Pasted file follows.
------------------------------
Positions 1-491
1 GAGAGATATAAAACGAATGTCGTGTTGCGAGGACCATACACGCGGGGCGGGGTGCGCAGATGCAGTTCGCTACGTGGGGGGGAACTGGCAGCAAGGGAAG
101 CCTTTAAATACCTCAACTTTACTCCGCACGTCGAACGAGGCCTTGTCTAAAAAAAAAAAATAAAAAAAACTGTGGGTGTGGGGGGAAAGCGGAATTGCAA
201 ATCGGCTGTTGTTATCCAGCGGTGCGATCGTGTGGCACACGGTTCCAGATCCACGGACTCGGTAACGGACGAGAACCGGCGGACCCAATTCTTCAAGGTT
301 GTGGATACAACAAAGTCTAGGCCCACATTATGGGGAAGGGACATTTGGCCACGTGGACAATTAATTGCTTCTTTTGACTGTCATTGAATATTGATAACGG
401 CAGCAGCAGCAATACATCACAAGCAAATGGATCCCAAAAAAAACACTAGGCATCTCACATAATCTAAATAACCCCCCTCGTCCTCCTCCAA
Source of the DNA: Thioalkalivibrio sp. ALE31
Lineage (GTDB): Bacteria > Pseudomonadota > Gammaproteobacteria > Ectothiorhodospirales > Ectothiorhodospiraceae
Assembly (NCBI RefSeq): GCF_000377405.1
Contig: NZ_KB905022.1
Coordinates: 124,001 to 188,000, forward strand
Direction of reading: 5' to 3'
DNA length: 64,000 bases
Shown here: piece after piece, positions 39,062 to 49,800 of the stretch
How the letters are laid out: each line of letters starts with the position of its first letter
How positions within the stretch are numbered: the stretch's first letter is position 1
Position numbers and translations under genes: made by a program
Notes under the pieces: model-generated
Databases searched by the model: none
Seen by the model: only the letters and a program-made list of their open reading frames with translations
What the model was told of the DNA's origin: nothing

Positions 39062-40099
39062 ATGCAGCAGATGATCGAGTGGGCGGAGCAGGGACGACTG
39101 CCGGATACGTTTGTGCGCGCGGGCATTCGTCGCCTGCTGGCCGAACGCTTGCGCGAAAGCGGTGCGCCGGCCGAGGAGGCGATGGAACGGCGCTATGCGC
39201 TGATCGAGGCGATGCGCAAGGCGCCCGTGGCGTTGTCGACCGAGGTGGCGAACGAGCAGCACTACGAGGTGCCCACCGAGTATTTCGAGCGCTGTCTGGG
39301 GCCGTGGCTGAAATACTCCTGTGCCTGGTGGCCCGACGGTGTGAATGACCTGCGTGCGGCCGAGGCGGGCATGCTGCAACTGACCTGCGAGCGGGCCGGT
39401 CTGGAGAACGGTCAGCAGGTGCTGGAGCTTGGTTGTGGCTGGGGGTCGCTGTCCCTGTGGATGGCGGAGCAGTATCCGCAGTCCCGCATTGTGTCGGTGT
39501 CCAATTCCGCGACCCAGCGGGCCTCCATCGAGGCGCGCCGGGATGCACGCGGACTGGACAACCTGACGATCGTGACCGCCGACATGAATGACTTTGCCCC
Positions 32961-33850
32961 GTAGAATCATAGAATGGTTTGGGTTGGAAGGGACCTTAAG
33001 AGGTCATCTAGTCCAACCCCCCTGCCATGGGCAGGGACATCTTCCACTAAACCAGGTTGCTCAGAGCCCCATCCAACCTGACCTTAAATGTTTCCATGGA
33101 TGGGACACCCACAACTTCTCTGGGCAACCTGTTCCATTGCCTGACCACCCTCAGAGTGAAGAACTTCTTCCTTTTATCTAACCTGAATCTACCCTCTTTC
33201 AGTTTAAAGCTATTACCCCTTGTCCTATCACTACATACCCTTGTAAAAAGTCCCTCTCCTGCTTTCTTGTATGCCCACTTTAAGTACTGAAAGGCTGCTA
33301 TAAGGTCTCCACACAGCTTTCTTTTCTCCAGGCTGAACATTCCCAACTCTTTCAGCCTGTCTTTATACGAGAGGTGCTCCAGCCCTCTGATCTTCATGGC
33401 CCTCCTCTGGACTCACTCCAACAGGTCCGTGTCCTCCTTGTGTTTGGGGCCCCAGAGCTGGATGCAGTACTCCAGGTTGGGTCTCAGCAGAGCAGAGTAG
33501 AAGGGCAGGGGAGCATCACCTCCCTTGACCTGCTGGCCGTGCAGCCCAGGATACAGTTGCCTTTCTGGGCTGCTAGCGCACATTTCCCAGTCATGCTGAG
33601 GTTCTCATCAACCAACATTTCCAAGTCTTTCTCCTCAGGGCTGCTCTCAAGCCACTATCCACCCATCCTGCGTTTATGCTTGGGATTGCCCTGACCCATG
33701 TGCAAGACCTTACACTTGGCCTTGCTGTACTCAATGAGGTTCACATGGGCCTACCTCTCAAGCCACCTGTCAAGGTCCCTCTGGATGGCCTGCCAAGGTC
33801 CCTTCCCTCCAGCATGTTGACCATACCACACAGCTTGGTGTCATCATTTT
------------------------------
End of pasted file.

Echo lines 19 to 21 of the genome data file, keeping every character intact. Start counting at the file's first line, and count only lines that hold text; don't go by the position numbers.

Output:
Databases searched by the model: none
Seen by the model: only the letters and a program-made list of their open reading frames with translations
What the model was told of the DNA's origin: nothing